What’s New in Newburgh Heights: A Catch-up with Mayor Trevor Elkins
Elkins discusses new requirements for Newburgh Heights law enforcement, changes to the tuition reimbursement program, and other updates in the village.
The last time we caught up with Mayor Trevor Elkins was in December of 2018 just as he was about to put his innovative idea for offering tuition reimbursement for new homebuyers into practice. These days, he’s got more progressive ideas up his sleeve to improve the local village community.
We caught up with Elkins again to see how the small township is navigating the pandemic and other socioeconomic issues. On Sept. 22, the village passed legislation that requires all police officers have an associates degree to serve on the local force, especially in light of recent societal issues.
PressureLife: Been a hell of a past six months. It’s made it feel like even longer since we last chatted. How are things with the pandemic and overall? What has it done to your plans for the village?
Trevor Elkins: The pandemic has been a challenge for everyone, Newburgh Heights is no different. Fortunately, it has only delayed some of the goals for 2020. We held off on making some of our planned budgetary expenditures until after August in order to evaluate the strength of our finances.
Having done that, we were able to move forward with eliminating all of our outstanding debt except that on our new administrative building. This sets us up to eliminate our final debt obligation over the next five years and ultimately position the community for dramatic growth as we reshape our key districts and diversify the tax base. Additionally, in the short term, if things get worse we’ve substantially reduced what we’re obligated to pay out on an annual basis too, making it more likely that we will not need to lay off personnel in the future to manage the continued downcycle.
Also, in an effort to improve law enforcement, we’ve mandated all NHPD officers acquire a specialized criminal justice associate’s degree we’re developing with Tri-C. They’ll be given five years, we will pay for the tuition, and upon completion give the officers a 2 percent pay increase. We are currently developing the specialized program with TriC for enrollment beginning this coming January.
PL: What other details, if any, do you have about that? Has there been any distinct support or opposition from the public or police unions, the FOP, or other such organizations?
TE: The officers have been supportive and feel like it provides them with added credibility, understanding, and education that is generally perceived as not being in the law enforcement sector at this time. In the limited public exposure the program has had, it has been received extremely well. We are waiting to finalize the program with Tri-C before a larger media release is done, so you’re getting the scoop!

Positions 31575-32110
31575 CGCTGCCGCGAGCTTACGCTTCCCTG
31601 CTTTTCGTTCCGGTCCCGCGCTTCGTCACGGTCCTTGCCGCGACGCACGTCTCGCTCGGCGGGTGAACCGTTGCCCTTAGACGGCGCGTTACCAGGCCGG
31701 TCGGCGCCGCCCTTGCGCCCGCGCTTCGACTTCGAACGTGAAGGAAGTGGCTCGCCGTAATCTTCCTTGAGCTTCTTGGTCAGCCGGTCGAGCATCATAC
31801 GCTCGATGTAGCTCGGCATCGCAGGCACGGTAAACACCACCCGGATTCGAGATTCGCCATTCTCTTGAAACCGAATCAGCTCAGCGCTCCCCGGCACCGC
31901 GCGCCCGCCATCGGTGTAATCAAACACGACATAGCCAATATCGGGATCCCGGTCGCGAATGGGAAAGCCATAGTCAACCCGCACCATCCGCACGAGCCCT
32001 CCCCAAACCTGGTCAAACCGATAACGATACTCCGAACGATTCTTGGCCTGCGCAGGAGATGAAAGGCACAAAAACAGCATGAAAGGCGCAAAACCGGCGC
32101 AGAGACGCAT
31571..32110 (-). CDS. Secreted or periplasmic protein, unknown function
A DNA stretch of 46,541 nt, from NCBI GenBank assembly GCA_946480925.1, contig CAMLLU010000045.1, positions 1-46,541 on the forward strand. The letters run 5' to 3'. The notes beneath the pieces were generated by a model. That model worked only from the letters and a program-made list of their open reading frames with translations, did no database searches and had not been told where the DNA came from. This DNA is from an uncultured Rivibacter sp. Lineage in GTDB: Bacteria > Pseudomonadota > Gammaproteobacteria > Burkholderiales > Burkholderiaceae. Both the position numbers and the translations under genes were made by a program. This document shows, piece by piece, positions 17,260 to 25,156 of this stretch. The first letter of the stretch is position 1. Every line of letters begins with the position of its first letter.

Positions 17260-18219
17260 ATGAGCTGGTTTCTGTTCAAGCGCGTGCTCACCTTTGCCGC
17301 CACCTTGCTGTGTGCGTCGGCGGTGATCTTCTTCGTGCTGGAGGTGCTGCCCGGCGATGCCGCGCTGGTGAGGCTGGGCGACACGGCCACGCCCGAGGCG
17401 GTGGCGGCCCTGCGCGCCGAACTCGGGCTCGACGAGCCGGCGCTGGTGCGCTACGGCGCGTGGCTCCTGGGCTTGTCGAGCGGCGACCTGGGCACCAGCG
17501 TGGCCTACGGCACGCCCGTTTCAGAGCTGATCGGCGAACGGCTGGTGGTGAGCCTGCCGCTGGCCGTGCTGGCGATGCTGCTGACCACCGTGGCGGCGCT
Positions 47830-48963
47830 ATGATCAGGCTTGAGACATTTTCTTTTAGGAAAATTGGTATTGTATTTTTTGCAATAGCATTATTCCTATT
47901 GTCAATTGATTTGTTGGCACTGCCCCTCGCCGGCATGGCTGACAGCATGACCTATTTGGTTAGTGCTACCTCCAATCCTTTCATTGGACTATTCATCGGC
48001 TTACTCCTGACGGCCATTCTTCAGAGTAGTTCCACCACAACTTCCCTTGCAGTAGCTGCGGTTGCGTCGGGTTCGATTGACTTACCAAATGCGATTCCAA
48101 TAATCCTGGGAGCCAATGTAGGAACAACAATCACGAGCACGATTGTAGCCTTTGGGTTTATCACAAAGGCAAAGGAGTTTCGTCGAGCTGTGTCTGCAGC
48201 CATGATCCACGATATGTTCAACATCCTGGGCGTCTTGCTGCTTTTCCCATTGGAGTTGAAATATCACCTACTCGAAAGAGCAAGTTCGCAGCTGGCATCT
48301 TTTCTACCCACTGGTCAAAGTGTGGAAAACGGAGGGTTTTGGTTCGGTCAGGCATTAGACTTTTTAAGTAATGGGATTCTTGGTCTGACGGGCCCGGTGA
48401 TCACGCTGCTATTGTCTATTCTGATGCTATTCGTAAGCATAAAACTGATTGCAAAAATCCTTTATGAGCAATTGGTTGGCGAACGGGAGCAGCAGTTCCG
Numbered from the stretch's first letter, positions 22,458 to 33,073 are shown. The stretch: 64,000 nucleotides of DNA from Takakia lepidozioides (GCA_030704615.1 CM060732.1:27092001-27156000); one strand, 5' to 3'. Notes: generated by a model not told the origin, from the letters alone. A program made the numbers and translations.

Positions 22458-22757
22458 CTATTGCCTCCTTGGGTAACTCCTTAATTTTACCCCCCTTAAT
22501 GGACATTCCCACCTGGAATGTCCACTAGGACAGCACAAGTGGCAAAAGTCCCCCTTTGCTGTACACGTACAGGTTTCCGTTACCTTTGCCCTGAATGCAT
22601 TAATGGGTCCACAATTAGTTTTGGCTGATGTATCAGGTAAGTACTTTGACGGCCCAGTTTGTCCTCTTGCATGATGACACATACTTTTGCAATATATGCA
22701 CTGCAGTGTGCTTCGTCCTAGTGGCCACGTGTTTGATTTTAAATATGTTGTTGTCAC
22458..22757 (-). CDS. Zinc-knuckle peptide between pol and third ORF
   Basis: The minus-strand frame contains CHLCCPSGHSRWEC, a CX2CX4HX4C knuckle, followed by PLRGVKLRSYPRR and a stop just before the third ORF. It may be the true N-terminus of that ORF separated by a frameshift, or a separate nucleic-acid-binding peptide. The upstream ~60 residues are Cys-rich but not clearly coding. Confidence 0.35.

PL: How’s the reception to your progressive policies in Newburgh Heights been? You’re obviously an elected official who needs votes. What pushback have you gotten lately with some of your more progressive and creative ideas?
TE: Generally, the initial reaction is skepticism because media coverage often doesn’t provide enough detail for the average citizen to fully understand how a program is of a benefit to them. Once we are able to share the details, the programs are typically well received because residents come to recognize how there is a benefit to themselves, either directly or indirectly.
PL: How are things with the Tuition Reimbursement program? Have those numbers grown? Are they where you’d like? If not, are there any adjustments to make given this was a five-year trial and had to be revoted for renewal?”
TE: The tuition program is anecdotally a success. We’ve had two homeowners utilize it so far. It’s not as many as we anticipated and that is why we increased the time frame from five years after graduation to 10 years after graduation as the eligibility for application. As realtors become more aware of the program and market it, we believe the momentum of the program will increase exponentially.
PL: Anything else you feel like sharing with us?
TE: We’re also working with a non-profit to construct an equestrian facility that will teach children in cities to care for horses.
PL: Why horses? What was the genesis and the timeline for that to be up and running?
TE: The Village was approached and asked to partner with a charitable organization called Leg Up to Cleveland Kids (LUCK) to identify a location for a program that would enable convenient exposure and proximity to horses for children in city environments. It is believed that if we are able to finalize the project, only greater Cleveland and Milwaukee would have such facilities. We’re on track to get all of the approvals done in 2020 and construction with an opening next fall.
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Tesh Ekman was born in India, moved to the U.K. when he was 4, and came to Cleveland, OH, USofA in 1992 at the age of 14. An Ohioan since, he absolutely hates the question “Where Are You From?” Tesh is both a U.K. and U.S. citizen - however, India no longer wants to claim him as one. While difficult to be shunned by one’s own birth nation, it also means he’s used to rejection, which has served him well as a writer and person in general. Tesh is mostly a homebody, but if he does venture out, he can usually be found at various local establishments, drunkenly rueing his life choices and/or supporting Liverpool FC in a sudden-onset English accent.